The Problem – The Ultimate Problem
The problem, the ultimate problem for us humans is lack of happiness. It manifests in various forms; suicide, war, rape, depression, greed, lust, dishonesty and so on. Quite apart from seeing the unhappiness as manifested in society, there are very few people who enjoy total contentment and peace. Even for a person who has “it all” in human terms they are still left with the problem of facing their personal death, sickness and the lack of control over having any tragedy befall them.
Really, what I have just listed are the symptoms of the problem. The problem is one of misidentification, we do not know who or what we really are. We are confused about what is our true nature. If you are anything like I was when still seeking, this statement is likely to seem baffling and outrageous. In fact, it may even seem offensive.
But, there it is.
Unhappiness, discontent, anxiety, fear, come from thinking that we are a separate, small, isolated, perishable individuals and consequently we are always trying to impress others and fit-in and improve ourselves, in an attempt to shield ourselves from the insecurity of the situation.
The spiritual path, as I write about it, is a path of undoing the misidentifications. We can’t easily simply switch our identification from this vulnerable state to what we would like because the identifications are hidden from our normal view and deeply entrenched in our psyches. They are hidden in the assumptions of how we live our lives.
For instance, the desire to accumulate wealth is driven by the assumption that we will not have enough so we try to shore up resources for the rainy day in the future, a future that may never come.
We cannot easily drop this assumption. First off, we have to be able to see it in action and then see how it is affecting the various aspects of our life. We may find that in our drive to accumulate wealth we are not spending time with our family or not going on holidays or not having time to enjoy the things we enjoy. It is only in first uncovering the assumption and then observing how it is affecting our life that we will be able to challenge and change it.
Can you identify any of your assumptions, the driving force behind how you spend your time?
Is it really sensible to spend your time chasing anything at the expense of present happiness?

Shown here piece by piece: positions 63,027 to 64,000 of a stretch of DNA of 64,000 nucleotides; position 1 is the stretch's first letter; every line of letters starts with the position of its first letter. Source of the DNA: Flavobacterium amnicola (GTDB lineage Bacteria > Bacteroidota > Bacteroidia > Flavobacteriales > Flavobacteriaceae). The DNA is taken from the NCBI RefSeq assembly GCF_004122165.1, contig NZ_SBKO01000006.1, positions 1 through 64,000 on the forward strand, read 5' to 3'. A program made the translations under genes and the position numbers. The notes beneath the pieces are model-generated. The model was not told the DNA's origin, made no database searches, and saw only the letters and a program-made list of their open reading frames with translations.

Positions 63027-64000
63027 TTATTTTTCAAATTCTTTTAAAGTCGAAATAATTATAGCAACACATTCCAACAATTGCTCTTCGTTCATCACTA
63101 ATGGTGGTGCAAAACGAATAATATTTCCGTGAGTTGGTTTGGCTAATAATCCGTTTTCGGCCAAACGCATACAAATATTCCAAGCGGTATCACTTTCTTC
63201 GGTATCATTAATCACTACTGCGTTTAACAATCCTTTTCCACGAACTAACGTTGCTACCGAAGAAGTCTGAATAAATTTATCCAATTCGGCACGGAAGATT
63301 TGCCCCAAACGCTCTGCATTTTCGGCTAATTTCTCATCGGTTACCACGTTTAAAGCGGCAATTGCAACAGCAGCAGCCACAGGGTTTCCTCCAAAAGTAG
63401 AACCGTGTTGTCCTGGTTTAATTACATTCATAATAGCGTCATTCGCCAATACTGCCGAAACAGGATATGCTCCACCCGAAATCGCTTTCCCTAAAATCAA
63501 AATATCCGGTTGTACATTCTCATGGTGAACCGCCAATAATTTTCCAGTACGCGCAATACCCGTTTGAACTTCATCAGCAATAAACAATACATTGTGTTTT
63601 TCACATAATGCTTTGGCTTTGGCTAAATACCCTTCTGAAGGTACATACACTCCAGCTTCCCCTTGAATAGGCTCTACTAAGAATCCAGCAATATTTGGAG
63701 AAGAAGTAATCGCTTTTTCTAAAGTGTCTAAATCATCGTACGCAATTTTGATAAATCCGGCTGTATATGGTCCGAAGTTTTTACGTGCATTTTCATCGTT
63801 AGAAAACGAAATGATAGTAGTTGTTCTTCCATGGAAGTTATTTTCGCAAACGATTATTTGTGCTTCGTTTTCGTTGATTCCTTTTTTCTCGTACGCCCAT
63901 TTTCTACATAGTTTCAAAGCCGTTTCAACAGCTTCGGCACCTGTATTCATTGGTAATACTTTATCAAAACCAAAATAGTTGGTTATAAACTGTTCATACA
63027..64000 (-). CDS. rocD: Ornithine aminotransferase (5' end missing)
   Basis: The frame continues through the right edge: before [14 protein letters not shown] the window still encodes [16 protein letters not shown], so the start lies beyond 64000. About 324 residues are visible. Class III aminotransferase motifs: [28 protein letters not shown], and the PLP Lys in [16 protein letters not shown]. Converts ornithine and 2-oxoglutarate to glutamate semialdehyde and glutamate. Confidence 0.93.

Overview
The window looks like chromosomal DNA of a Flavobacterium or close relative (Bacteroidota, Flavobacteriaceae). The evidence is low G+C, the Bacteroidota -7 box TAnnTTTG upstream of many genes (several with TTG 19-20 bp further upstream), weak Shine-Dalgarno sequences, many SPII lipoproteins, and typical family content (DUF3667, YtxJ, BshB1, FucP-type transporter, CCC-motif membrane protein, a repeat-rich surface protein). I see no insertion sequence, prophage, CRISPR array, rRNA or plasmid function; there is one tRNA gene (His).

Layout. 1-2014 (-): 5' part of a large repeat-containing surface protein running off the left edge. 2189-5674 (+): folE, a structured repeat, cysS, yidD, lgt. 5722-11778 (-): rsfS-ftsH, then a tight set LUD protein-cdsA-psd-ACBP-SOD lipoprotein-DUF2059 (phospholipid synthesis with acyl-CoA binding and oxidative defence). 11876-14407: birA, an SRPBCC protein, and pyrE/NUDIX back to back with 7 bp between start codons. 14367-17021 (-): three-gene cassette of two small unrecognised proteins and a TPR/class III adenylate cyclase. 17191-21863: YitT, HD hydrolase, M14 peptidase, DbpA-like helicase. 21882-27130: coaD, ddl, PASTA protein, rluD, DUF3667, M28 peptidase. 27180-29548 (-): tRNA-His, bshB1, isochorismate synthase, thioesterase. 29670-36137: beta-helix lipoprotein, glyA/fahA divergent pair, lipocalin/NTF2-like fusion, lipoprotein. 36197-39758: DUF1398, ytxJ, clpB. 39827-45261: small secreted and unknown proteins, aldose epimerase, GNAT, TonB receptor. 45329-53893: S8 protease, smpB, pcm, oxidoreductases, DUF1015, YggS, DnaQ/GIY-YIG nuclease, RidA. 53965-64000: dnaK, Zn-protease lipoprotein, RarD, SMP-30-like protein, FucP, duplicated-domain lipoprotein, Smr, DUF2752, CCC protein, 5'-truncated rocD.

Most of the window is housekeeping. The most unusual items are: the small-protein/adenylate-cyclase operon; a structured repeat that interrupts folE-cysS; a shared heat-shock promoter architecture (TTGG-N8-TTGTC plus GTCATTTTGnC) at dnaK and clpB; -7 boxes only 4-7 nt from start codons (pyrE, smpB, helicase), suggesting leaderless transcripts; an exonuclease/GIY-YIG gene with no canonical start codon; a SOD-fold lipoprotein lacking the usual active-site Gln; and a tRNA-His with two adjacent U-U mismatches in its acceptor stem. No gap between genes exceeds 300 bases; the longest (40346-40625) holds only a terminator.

Many is the person who found themselves on their death bed regretting that they had spent their lives chasing something that they could not take with them.
I know that immediately some of you will counteract this statement with the question, “are you suggesting that I do not work at all or become a hedonist?” No, that is not what I am saying!
I am saying that until you look at how you are spending your time and what assumptions are driving that lifestyle, you may be chasing rainbows. What a pity to find this out at the end of your life rather than earlier on when you can do something about it!
This act of looking to see what assumptions are underpinning your daily activities is often referred to as self-inquiry. It is not any abstract thing. All you need is yourself and a willingness to assess your own life as it actually is, to do this.
Very often, it is only when things have gone wrong that we are willing to ask ourselves, “where did I go wrong?”
But, you don’t have to wait for things to go radically wrong to start this process in yourself.
One thing that stops people from doing this is that we have all learned low expectations. We can’t imagine that a human being could be totally free of insecurity and unhappiness. We set our sights at doing as well as can be expected and often pin our hopes of something better in the after life – if there is one. As often as not, it is a case of tolerating what we cannot control.
We have learned to live with low grade anxiety and to distract ourselves from it by various entertainments, and this is when things are good.
In the process of uncovering our assumptions, and making the necessary changes that challenge these faulty assumptions we are undergoing a process of identity change. We are moving from our false, small, vulnerable identification towards a more secure and wholesome identity. Our true nature is not small and vulnerable and prone to death but it is only in questioning our learned assumptions that we are likely to be graced with a full revelation of what we truly are.
Whether or not we are graced with the final revelation, the quality of our daily lives is bound to improve in the direction of greater freedom and happiness.
One way I first came across this idea of misidentification as being the problem was in the statement;
There’s a tenant living in your home and that tenant is a domineering one – or words to that effect.
The tenant is what we often refer to as “the ego” and “home” is what you truly are.